There is a dangerous tendency when coming across a passage of Scripture such as this one, to isolate these verses from it’s context. It’s dangerous because when you do that, what you end up with is a flawed doctrine. And a flawed doctrine is one that you cannot fully rely upon. You can’t fully trust it. It may sound good, it may seem true from a superficial reading, but when a real crisis hits your life that flawed doctrine isn’t going to hold water and it can cause shipwreck to your faith.
A superficial view of this passage would suggest that Jesus is teaching a sort of Christianized version of the song from the Lion King; “Hakuna Matata.” Or to put it another way, “don’t worry, be happy.” Such a flawed theology professes that Jesus is promising an unconditional elimination of worry – that a person doesn’t need to be concerned about finances or worry about needs or even worry about any unfulfilled desires you might have because God loves you and wants to fill your life with blessings. God just wants you to be happy. That’s His ultimate goal for your life.
It kind of reminds me of this plaque that someone gave me the other day. It was a quote supposedly taken from a text of Scripture in Matthew 21:22. It had a nice little frame and this artsy lettering which was well suited for hanging somewhere above the kitchen sink. It said, “Pray for anything, and if you have faith you will receive it.” I thanked the person who gave it to me, and then I promptly threw it in the garbage can. Not only is it a poor translation of the original scripture, but that statement on a plaque over the window proposes a blanket doctrine devoid of all context, and yet only within the proper context can it be truly understood. It was never intended to be a cure-all statement akin to rubbing a genie bottle.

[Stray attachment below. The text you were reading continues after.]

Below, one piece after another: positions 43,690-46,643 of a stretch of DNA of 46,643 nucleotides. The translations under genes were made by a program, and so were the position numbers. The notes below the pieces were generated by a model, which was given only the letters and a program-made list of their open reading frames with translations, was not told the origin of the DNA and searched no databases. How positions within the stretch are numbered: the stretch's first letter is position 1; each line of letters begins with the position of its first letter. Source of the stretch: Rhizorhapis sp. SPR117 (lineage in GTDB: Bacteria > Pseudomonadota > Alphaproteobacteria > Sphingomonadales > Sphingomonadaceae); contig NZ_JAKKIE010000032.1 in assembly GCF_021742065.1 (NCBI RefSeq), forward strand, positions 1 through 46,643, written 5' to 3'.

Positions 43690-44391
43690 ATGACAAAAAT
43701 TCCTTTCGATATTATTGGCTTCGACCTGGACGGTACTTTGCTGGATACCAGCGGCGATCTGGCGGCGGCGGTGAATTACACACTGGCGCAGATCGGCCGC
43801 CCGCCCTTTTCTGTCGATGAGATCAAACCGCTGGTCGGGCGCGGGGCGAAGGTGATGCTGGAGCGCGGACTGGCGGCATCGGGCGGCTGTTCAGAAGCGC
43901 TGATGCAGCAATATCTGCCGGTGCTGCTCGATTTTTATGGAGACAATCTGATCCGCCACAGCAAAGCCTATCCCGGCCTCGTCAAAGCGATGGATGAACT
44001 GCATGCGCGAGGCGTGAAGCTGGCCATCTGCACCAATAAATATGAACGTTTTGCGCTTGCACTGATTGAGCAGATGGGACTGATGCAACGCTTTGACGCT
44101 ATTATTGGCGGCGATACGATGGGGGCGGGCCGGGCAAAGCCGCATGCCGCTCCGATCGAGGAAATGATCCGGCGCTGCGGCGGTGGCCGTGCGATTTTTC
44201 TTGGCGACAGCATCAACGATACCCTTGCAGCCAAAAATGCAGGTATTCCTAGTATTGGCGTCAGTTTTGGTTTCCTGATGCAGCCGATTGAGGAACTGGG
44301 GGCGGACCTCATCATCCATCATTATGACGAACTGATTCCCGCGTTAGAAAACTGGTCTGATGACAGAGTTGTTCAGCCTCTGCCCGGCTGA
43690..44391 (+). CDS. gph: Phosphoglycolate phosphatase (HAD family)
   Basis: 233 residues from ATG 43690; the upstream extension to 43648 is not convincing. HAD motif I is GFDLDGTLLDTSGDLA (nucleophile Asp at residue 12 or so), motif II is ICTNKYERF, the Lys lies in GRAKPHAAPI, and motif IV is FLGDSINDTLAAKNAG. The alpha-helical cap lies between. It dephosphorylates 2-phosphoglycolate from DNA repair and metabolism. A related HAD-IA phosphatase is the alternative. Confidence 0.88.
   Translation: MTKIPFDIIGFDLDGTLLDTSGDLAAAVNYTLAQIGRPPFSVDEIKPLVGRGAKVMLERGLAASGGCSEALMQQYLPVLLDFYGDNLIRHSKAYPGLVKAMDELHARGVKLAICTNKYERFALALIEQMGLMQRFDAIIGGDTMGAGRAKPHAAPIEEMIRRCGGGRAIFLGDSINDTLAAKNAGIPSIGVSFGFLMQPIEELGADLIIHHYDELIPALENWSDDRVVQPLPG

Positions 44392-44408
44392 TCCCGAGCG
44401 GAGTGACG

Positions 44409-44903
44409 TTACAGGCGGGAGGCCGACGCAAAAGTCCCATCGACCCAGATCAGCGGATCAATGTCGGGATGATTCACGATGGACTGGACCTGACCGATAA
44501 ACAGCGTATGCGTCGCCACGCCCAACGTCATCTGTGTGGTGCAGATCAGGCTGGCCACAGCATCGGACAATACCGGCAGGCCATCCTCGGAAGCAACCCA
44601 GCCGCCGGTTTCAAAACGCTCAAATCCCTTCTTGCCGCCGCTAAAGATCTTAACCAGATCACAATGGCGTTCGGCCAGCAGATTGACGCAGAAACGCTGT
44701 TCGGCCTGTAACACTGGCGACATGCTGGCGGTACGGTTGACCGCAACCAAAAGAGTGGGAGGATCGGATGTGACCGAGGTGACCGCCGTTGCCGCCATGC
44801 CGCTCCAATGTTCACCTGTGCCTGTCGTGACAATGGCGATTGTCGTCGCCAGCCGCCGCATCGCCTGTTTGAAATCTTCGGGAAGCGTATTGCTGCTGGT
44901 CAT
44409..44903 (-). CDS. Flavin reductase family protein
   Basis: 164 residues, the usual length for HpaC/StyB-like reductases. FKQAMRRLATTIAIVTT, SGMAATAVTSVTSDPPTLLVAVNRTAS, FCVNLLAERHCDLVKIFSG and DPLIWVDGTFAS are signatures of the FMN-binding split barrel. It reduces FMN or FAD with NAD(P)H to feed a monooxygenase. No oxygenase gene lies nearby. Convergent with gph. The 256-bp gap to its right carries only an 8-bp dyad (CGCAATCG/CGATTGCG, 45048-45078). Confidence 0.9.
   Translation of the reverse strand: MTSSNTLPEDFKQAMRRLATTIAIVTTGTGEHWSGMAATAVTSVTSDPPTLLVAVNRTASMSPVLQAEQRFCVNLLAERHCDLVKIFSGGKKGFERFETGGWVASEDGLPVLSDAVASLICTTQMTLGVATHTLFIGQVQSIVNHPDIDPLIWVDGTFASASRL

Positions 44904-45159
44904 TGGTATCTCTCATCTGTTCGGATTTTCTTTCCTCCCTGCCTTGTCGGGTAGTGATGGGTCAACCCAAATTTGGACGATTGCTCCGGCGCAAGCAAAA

We have to avoid the tendency to prescribe to platitudes that are supposedly formed on Scripture, yet cannot be fully understood without considering the framework in which they were given. For instance, in this passage Jesus is not advocating a carefree, hakuna matata lifestyle, in which God is obligated to work out every wish and desire that I have, irrespective of His will. As if God’s reason for existence is to serve me and my desires. No, the fact is that these promises are conditional upon the fulfillment of certain principles of the kingdom of heaven. IF you are a citizen of the kingdom of heaven, IF you have as your priority the priorities of the kingdom of heaven, IF you are living for the kingdom of heaven, then these things are true.
Notice Jesus is speaking to his disciples. These promises are never intended for all men in general. These promises are only for those who have sacrificed everything for the sake of the kingdom. These are people that have given up this world, given up their jobs, given up their religion, given up their families, given up their source of wealth or income, to follow Jesus. Peter acknowledged this in Matt. 19:27, “Then Peter said to Him, “Behold, we have left everything and followed You; what then will there be for us?” And Jesus said to them, “Truly I say to you, that you who have followed Me, in the regeneration when the Son of Man will sit on His glorious throne, you also shall sit upon twelve thrones, judging the twelve tribes of Israel. And everyone who has left houses or brothers or sisters or father or mother or children or farms for My name’s sake, will receive many times as much, and will inherit eternal life.”